by Marilyn and Keith Davis

"Hold the Mud . . ."

        Blue Grosbeak: One of the reasons I live in southern Utah is because of the many great places to visit on Audubon Field Trips. In all the years I have belonged to Red Cliffs Audubon, we have only had two of our Field Trips cancelled due to bad weather. Those cancellations were because of dirt road destinations. Dirt roads in southern Utah are fairly descent 99% of the year, but a dirt road, after a rain storm is . . . a
blue grosbeak"mud of a different color". The dry, summery roads you drove on yesterday, so hard they could not be impacted by a meteor strike, change completely with a shift in the weather. Mix one of our dirt roads with about two hours of rain and you end up with a muddy, sloppy, slippery surface that will run any vehicle off the road, into a ditch, or sink it so far under the surface it will be there till next spring.

        If this happens, and when you finally get enough courage to get out of your vehicle to access the damage and try to extract the vehicle from the soft slippery stuff, your feet instantly become engulfed with 30 pounds of mud that suck street shoes right off your feet and sends you stumbling into a sea of goopity-goop. I know the feeling . . . having been in similar situations. I do not drive off paved roads when it's raining p e r i o d.

        Our last July outing was to be to Pine Park, west of Enterprise. But, after 89 dry days, the skies opened up and it rained and rained, including the morning we were going on our field trip. Rather than going on the dirt road to Pine Park, we chose the paved road to Gunlock Reservoir. Good choice! When we stopped at the top of the reservoir where the Santa Clara pours into the reservoir, there, right next to our vehicles, was a Blue Grosbeak on a bush, singing his heart out, "singing in the rain", as though he were another Gene Kelly. This beautiful blue bird was a great sight for rain-soaked birders. The bird and the song couldn't have been more welcome.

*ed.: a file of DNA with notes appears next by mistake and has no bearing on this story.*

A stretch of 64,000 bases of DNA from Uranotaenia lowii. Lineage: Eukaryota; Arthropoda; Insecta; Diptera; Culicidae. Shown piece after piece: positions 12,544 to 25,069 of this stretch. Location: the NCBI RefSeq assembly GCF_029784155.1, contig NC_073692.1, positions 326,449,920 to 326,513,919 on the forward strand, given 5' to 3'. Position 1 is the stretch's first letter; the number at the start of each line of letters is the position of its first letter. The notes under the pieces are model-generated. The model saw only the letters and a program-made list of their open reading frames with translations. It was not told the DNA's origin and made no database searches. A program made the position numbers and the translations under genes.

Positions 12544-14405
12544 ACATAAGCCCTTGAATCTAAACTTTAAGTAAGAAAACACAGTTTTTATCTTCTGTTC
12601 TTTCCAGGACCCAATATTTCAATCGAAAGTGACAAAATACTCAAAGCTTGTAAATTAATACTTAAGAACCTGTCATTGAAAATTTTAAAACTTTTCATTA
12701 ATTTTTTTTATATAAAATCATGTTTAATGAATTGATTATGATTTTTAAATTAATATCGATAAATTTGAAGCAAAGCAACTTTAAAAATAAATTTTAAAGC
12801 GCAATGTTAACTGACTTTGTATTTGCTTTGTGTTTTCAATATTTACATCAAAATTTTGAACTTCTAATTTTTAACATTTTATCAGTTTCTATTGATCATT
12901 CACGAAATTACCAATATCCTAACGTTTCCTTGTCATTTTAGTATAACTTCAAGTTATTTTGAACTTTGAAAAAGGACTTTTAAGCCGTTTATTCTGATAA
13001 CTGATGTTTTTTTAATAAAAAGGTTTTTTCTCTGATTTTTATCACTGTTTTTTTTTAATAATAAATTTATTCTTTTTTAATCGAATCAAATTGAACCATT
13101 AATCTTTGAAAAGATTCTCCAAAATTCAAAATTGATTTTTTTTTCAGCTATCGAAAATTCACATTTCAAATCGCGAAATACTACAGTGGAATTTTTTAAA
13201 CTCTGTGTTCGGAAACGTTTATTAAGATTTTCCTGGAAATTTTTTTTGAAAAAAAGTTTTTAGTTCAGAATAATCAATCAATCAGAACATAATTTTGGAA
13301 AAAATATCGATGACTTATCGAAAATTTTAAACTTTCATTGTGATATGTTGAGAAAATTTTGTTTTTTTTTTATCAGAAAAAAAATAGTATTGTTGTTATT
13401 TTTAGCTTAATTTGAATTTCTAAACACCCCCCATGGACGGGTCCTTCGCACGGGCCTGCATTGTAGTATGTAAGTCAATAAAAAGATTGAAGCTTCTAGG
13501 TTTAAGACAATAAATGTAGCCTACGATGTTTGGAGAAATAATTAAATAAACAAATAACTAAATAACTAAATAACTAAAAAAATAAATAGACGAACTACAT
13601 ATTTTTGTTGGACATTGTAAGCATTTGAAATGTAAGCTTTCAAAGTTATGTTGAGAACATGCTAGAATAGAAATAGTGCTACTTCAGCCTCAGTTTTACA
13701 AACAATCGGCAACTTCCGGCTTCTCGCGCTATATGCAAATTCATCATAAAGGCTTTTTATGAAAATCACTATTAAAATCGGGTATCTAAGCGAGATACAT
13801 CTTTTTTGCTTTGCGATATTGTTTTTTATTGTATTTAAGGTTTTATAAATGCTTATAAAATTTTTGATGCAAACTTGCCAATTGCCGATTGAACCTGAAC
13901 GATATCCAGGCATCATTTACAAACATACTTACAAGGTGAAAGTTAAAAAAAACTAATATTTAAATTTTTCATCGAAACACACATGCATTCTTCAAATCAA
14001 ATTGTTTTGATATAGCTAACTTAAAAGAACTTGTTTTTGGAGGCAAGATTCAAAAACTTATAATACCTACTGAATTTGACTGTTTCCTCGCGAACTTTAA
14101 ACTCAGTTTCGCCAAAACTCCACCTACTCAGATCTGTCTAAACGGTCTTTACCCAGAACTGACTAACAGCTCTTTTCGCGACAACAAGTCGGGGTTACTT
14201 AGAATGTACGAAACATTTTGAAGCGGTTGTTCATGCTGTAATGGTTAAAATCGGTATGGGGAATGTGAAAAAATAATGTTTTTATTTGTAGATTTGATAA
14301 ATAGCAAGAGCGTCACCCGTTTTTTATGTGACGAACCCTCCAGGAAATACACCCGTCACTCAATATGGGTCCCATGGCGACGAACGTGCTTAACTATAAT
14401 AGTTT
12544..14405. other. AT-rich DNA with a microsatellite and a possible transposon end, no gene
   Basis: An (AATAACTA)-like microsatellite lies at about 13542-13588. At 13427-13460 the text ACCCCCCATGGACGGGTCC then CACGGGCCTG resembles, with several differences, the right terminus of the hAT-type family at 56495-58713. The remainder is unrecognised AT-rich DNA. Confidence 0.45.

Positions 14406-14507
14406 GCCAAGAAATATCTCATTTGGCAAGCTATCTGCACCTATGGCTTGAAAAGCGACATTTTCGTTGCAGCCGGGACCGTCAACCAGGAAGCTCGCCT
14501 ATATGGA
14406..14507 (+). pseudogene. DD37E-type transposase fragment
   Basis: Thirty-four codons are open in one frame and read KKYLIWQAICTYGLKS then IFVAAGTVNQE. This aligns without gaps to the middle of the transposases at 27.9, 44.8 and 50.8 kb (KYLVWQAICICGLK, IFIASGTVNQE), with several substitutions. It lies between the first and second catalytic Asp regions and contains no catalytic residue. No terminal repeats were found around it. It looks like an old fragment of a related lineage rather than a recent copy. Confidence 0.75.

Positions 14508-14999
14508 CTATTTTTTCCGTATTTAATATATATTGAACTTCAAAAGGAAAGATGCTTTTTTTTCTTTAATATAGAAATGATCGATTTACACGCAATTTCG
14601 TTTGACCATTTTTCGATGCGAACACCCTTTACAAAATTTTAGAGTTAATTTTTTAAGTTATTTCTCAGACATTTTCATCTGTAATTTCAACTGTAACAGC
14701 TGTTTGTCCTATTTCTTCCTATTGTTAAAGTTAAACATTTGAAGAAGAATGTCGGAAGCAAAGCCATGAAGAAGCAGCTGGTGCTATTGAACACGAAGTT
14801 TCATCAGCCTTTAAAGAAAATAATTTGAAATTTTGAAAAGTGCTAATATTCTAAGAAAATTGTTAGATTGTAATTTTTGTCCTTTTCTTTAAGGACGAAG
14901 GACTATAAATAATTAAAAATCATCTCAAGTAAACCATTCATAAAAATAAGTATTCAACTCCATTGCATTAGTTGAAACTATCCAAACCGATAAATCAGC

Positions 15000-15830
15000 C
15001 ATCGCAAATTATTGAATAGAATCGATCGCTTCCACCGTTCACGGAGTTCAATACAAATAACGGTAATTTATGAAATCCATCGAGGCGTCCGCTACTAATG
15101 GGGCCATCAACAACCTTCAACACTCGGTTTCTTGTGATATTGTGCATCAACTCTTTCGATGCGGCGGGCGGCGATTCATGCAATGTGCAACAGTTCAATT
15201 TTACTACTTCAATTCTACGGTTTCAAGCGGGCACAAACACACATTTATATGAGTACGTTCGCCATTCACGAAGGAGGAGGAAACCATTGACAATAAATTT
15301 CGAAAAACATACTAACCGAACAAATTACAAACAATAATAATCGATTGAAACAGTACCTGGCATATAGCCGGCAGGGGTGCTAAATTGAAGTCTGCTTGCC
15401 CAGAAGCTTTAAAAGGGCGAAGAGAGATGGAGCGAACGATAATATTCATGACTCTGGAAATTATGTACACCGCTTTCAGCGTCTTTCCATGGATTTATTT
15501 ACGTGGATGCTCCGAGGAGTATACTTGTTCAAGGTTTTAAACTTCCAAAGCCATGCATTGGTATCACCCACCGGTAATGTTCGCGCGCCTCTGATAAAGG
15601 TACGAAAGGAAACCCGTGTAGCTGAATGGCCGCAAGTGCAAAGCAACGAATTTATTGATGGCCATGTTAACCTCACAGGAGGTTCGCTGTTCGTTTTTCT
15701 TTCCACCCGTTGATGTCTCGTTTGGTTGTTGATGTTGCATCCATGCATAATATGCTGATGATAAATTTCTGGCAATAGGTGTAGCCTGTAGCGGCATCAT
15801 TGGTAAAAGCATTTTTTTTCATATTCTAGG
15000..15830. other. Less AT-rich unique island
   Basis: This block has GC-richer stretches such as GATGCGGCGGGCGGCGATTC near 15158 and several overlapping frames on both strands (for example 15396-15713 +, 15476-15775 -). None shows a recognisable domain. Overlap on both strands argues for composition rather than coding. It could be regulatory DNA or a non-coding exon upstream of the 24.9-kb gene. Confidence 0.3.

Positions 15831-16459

If you are interested in identifying the birds you see, the National Geographic Field Guide to the Birds of North America is a favorite one for the novice, or Peterson Field Guide to Birds of North America. Brenda Rusnell is the artist for the beautiful Blue Grosbeak, painted with color pencils. If you have questions about birds or Red Cliffs Audubon activities, call 435 673-0996. The public is always welcome. 
The public is always invited. 
If you wish to read more of the Artists and Birds articles, they are listed below.

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